Bungie Community Manager Eric Osborne said, simply, that such a feature didn’t jibe with the company’s plans for “Destiny.”
“Ultimately, you can’t build a game to suit every single player out there,” Osborne said.
Fair enough, but it’s something that discouraged us from investing in the PS4 (for now, anyway).
I just used a lot of words to describe why the PS4 just isn’t for us -- yet -- but it’s to show the contrast against the Wii U.
If my wife and I want to co-op some “Super Mario 3D World,” we can. If she had a bad day and wants to whoop on me in “Super Smash Bros.,” she can. Or, if we want to entertain guests with some four-player “Mario Kart 8,” it’s no problem. And you just can’t get that (along with the options) with any other system.
No. 1 – The value
One thing that can’t be overlooked when discussing the merits of the Wii U is its hardware, specifically the GamePad.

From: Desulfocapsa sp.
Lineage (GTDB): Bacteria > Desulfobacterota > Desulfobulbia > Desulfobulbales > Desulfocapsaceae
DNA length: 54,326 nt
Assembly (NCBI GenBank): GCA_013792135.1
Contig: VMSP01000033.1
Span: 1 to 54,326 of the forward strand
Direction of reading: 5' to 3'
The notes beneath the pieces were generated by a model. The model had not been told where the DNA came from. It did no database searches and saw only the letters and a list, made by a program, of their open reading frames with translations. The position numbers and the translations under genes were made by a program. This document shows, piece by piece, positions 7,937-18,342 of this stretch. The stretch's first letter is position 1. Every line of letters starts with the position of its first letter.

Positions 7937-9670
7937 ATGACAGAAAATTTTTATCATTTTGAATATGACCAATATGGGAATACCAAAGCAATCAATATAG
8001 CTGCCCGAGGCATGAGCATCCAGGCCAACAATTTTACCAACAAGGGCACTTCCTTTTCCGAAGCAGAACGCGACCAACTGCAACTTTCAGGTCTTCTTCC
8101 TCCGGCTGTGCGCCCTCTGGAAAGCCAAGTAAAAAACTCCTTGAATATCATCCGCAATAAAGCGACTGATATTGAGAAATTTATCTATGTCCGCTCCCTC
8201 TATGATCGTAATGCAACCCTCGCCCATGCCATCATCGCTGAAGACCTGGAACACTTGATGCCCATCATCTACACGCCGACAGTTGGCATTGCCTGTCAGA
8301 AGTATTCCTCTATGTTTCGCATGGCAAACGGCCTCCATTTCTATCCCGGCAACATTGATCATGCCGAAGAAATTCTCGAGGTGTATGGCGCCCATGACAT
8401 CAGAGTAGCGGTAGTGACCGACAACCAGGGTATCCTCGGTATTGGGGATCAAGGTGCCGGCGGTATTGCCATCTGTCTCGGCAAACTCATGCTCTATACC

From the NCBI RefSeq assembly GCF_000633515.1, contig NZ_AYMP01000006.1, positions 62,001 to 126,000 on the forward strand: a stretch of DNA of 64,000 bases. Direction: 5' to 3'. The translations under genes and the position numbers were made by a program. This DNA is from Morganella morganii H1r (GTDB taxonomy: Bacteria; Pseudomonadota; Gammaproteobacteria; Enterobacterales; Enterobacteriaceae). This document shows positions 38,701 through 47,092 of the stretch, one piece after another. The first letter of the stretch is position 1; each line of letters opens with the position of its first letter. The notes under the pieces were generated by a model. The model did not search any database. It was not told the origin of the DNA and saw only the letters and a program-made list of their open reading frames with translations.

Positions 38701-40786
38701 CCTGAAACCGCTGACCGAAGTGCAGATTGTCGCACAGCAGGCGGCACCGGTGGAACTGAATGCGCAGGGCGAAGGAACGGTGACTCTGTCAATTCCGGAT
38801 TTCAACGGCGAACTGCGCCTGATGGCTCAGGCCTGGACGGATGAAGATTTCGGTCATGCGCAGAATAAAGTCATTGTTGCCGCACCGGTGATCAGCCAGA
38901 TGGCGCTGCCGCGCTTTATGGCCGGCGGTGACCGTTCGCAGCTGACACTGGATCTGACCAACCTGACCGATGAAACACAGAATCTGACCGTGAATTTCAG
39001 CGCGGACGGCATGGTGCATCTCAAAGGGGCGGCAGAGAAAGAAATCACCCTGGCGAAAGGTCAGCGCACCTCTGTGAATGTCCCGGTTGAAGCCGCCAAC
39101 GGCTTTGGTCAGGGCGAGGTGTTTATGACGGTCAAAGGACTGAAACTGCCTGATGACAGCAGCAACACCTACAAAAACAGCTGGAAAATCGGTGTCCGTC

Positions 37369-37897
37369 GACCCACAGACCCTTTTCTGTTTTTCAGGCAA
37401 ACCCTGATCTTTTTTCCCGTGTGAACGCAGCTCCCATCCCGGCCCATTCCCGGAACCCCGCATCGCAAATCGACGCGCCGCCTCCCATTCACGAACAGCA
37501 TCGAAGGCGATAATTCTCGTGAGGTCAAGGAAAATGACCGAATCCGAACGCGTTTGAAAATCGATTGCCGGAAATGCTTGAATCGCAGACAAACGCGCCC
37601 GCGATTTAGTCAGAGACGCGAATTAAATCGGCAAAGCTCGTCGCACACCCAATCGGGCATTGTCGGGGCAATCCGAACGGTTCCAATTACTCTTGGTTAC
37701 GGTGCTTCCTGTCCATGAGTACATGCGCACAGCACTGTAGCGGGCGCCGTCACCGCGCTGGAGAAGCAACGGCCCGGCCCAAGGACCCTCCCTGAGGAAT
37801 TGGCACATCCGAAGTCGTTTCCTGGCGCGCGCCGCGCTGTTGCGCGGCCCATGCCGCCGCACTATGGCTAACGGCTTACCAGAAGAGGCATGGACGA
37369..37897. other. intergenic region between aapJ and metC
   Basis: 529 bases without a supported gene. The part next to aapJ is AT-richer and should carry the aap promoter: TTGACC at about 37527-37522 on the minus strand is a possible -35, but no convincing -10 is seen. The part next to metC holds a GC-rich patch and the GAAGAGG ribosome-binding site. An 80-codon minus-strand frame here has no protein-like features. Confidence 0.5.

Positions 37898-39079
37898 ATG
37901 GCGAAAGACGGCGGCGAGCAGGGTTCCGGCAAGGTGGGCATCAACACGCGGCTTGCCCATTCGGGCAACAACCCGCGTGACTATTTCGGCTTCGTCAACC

I remember the first time I saw the thing, I thought, “What in the world is Nintendo thinking?” And I remember the first time I held it, I thought, “Wow, this is light and comfortable. But, still, really?” And I definitely remember the first time I used it, and I thought, “OK, I get it now. Hat tip to you, Nintendo.”
The Wii U’s GamePad represents the innovative side of Nintendo, something we see virtually every time the company releases a new product (example: the GameCube controller, the Wii, the 3DS XL). The pad’s touchscreen and (surprising level of) durability are impressive. And the ability to use the screen to play a game if the television is occupied is a clever and beautiful touch. (The latter has already come in handy, because I was really into re-binge watching “Friday Night Lights” but also wanted to get some “Mario Kart 8″ in, so…)
The Wii U is all about value with its versatility (backwards compatible, the GamePad), its software library and available apps, and its lower-than-the-others price point ($299 compared to the X1’s $349 and PS4’s $399, all on average). It offers a truly unique experience and has legs to keep going, which made it hard for us to ignore.
And we’re glad we paid it some attention, because the Wii U is a blast and pleasure to own."
Came across this article today, what you think?